427/527A, Theoretical Frameworks and Previous Research

By Jesus Willis,2014-09-25 18:35
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427/527A, Theoretical Frameworks and Previous Research427/


    Mongolia: Paleolithic

    What was once known colloquially as Outer Mongolia and formally as the Mongolian People’s Republic

    (Бугд Найрамдах Монгол Ард Улс) is now, since 1991, simply Mongolia (Монгол Улс Mongol Uls)

    Inner Mongolia (内蒙古 Nei Menggu) is today an autonomous region of the People’s Republic of China

    that follows Mongolia’s southern and eastern borders.

In this class, “Mongolia” refers to both of these

    territories as well as other traditionally ethnically Mongolian areas of China (in Ningxia, Gansu, Qinghai, Xinjiang, etc.) and Russia (Buryatia, Tannu-Tuva, etc.)

    This larger region includes irredenta sometimes collectively referred to as “Greater Mongolia” or

    “Ethnic Mongolia” (see map below) and shares a

    common overlapping border with “Greater Tibet” or

    “Ethnic Tibet” (which includes China’s western Gansu

    and Qinghai provinces as well as parts of

    Sichuan,Yunnan, and Xinjiang). The significance of

    the contiguous Mongolian-Tibetan culture area cannot be overestimated, even in the pre-Buddhist period.

    Major natural regions of Mongolia (north to south):

    1. taiga (Rus. таига; a dense, boreal forest)

    2. steppe

    3. gobi (Mong. говь; a stony desert, like the

    Arabic hamada ةدامح or Australian gibber


    Most of the earliest Mongolian stone assemblages are relatively dated on the basis of typology, patination,

    and weathering

    Gobi basin and range topographic regime

    aeolian deflation produces lag deposits,

    sometimes incorrectly referred to as

    “palimpsests,” of human activity

    Common features of the earliest Mongolian Paleolithic assemblages (;125,000 BP; the last interglacial):

     handaxes, proto-handaxes, pebble choppers

     no associated hominin fossils

    Henry Fairfield Osborn & William Diller Matthew promoted Central Asia as the “cradle of mankind”

    Osborn, H. F. (1916) The origin and evolution of

    life upon the Earth. The Scientific Monthly 3(1): 5-


    Rainger, R. (2004). An Agenda for Antiquity:

    Henry Fairfield Osborn and Vertebrate

    Paleontology at the American Museum of Natural

    History, 18901935. Montgomery, AL: University

    of Alabama Press.

    Mongolia occupies the center of a Venn diagram of interactivity: the Siberian, Chinese and Central Asian realms…

    The record after ca. 125,000 BP (the last interglacial):

    quarry-workshop sites vs. stratified sequences; long periods of human occupation reflected differentially

     buried open-air river terraces

     caves & rockshelters

    Moil’tyn-am, Orkhon River, near Qara Qorum (also spelled Karakorum or Kharakharin) Činggiz Khaan’s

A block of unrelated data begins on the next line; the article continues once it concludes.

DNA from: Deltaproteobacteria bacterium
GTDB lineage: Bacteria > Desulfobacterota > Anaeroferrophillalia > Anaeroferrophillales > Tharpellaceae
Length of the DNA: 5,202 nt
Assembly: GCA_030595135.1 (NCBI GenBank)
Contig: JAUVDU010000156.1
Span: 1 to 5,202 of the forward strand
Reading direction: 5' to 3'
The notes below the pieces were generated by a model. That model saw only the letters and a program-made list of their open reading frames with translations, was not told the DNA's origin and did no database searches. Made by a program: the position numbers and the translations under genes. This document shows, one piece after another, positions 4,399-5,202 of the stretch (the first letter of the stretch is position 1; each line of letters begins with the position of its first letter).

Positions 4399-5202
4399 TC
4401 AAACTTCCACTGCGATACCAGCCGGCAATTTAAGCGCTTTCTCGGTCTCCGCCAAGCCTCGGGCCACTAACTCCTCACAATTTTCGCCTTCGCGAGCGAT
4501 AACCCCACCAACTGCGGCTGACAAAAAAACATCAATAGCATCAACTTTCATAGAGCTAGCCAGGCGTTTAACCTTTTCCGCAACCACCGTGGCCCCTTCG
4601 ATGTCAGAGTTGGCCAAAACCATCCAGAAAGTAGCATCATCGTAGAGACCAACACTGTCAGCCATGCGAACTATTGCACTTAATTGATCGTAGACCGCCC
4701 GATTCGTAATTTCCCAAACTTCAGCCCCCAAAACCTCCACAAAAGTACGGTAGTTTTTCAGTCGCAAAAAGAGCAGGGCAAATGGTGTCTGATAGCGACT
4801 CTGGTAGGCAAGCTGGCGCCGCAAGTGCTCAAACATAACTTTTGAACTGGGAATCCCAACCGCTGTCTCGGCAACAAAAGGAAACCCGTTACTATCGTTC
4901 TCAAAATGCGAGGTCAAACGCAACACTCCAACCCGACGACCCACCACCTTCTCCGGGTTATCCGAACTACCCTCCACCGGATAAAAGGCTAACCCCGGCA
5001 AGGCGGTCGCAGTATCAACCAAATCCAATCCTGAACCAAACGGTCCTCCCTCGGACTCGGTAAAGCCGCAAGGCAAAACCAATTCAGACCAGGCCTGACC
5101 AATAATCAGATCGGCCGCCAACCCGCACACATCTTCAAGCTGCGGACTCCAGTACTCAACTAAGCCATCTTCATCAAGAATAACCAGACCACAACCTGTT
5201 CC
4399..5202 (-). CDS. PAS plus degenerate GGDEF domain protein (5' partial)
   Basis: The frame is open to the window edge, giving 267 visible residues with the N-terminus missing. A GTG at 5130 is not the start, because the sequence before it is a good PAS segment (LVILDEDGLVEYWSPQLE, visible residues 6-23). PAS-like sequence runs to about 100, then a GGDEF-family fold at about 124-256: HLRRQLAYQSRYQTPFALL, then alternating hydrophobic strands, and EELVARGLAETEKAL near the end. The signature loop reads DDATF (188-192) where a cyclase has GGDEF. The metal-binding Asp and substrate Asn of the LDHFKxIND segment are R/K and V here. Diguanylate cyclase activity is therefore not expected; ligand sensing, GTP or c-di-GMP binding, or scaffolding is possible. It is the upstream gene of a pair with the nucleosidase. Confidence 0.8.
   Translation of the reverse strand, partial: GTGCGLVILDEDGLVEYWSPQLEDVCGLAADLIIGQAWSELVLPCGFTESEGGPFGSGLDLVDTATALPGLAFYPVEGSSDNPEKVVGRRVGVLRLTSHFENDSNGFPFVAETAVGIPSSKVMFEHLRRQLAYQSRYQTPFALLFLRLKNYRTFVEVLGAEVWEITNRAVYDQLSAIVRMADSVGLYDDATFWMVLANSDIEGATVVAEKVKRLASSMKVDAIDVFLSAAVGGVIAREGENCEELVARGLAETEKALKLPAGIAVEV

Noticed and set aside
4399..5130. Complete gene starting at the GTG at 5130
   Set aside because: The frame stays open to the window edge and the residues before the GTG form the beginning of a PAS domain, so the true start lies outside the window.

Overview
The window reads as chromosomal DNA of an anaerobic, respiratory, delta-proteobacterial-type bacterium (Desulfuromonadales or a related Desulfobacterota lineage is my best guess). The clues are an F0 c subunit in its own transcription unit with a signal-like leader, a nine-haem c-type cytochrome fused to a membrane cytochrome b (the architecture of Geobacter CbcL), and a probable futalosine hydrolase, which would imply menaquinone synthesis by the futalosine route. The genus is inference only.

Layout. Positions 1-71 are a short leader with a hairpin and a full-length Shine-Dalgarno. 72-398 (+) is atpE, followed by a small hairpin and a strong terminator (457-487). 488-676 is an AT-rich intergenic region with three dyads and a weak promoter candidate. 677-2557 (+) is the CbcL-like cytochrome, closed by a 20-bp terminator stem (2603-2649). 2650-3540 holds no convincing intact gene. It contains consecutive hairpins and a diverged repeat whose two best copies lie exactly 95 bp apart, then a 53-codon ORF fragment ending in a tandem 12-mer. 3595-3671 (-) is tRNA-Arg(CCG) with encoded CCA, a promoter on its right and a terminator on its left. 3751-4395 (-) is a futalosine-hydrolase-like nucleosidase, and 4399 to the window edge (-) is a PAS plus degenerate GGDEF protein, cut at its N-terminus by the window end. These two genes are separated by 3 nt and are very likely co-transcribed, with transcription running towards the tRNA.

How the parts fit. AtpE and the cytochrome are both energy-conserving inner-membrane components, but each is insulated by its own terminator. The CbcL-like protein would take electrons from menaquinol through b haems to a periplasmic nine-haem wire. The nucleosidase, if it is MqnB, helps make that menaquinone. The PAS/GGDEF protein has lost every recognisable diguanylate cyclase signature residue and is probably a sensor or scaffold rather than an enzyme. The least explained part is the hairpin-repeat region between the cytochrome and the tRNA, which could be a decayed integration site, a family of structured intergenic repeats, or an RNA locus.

th13-century CE capital city

    buried fluvial terraces associated with the last


    Middle Paleolithic LevalloisMousterian industry

    and Upper Paleolithic flake industry occur in four

    distinct stratigraphic units

    skreblo (Rus. скребло); a massive side scraper:

    Siberian Paleolithic “fossile directeur

    Siberian Late Paleolithic skreblo

    Deepest horizon at Moil’tyn-am contains both

    LevalloisMousterian tools (Levallois-like

    prepared cores, discoidal cores, Mousterian

    points) and East Asian choppers and chopping

    tools made on pebbles

Central Asia & Mongolia as a “crossroads”; large-

    scale interaction?

    Indigenous development of blade technology?

MiddleUpper Paleolithic transition (skreblo drops

    out of stone assemblage; can this be interpreted as evidence of diminished Siberian influence in Mongolia?)

    ecological degradation or “desertification”: perhaps not such a significant factor in Mongolian Pleistocene human demography as previously thought, at least during considerable periods of the Ice Age…

The Joint Mongolian-Russian-American Archaeological Expeditions

Mongolian: Монгол-Орос-Америкийн Археологийн

    Хамтарсан Экспедици

Russian: Российско-Монгольско-Американская Совместная

    Археологическая Экспедиция

    Arts Bogd Uul, Gobi Altai Mountains

    2100-km jasper and flint quarry-workshop

    with artifact concentrations up to 300 per


    What is the nature of social interactions

    occurring at locations of “patchy”


    Tsagaan Agui Cave, north Gobi Desert

    stratified cultural record back to at least

    150,000 (possibly 750,000) years ago…

    Chikhen Agui Rockshelter, north Gobi Desert

    lateterminal Pleistocene microlithic

    assemblage in occupation/hunting camp


    Tolbor-4 and Tolbor-15, steppe-forest ecotone

    Excavation of the Tolbor-15 locality, 2006. This occupation surface has an associated radiocarbon date of 37,4002600 RCYBP; the Middle-Upper Paleolithic


    Tolbor-4 excavation, July 2009.

Important questions:

     What is the nature of the relationships between

    Mongolia and adjacent territories (Siberia, China,

    Central Asia) throughout the Pleistocene?

     How are changes detectable in these relationships

    related to climatic and regional environmental

    changes over that period?

Why haven’t we found fossils of archaic Homo

    sapiens or Homo erectus in Mongolia yet?! Or

    have we…?

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